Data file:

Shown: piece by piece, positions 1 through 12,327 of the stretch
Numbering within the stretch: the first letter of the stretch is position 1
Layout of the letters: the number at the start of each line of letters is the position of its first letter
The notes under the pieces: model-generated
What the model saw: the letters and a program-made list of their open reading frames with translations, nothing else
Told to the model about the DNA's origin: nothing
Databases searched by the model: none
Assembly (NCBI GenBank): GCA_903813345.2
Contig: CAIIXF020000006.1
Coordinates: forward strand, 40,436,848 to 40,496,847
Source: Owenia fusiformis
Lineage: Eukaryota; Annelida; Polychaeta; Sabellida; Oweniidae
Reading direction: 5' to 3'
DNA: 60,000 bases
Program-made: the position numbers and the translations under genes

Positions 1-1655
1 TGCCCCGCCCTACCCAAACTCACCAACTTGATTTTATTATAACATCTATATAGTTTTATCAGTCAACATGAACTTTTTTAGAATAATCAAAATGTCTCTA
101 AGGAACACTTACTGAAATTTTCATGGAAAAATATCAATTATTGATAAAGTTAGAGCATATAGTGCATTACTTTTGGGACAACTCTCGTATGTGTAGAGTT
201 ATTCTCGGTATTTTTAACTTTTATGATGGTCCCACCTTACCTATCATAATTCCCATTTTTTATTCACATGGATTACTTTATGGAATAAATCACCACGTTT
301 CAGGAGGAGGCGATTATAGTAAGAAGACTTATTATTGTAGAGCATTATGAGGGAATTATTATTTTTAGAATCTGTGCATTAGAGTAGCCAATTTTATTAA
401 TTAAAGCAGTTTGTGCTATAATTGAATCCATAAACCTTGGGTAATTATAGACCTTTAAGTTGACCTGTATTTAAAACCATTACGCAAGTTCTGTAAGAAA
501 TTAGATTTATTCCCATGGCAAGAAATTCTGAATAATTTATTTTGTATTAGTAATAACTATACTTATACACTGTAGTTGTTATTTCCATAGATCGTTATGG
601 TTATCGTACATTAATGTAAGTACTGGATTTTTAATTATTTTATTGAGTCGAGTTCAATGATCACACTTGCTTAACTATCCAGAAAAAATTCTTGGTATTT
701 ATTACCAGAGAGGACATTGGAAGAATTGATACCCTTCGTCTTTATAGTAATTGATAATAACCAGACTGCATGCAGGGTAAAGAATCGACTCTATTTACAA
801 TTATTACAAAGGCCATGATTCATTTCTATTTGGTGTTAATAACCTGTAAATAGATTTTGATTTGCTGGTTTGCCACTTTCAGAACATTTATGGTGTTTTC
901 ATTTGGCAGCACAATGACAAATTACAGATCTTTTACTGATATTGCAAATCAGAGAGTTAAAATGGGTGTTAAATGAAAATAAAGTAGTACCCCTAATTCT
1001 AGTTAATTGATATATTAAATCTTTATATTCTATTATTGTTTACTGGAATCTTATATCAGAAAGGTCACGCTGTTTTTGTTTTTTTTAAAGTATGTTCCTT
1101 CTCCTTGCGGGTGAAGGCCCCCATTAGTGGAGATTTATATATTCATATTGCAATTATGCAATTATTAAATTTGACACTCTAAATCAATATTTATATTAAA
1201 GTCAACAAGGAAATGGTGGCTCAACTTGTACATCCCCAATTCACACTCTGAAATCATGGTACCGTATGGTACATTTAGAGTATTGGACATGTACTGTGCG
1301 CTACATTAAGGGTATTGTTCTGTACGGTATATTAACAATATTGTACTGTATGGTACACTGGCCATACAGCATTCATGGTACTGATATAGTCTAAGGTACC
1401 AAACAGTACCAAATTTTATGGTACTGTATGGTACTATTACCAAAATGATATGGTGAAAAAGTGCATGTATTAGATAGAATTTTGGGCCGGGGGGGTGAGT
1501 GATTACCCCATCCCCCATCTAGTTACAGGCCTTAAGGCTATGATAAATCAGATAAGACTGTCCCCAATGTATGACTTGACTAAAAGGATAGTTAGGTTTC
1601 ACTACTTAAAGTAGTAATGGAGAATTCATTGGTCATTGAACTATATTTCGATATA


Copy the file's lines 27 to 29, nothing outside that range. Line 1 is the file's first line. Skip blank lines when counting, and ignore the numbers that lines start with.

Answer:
1001 AGTTAATTGATATATTAAATCTTTATATTCTATTATTGTTTACTGGAATCTTATATCAGAAAGGTCACGCTGTTTTTGTTTTTTTTAAAGTATGTTCCTT
1101 CTCCTTGCGGGTGAAGGCCCCCATTAGTGGAGATTTATATATTCATATTGCAATTATGCAATTATTAAATTTGACACTCTAAATCAATATTTATATTAAA
1201 GTCAACAAGGAAATGGTGGCTCAACTTGTACATCCCCAATTCACACTCTGAAATCATGGTACCGTATGGTACATTTAGAGTATTGGACATGTACTGTGCG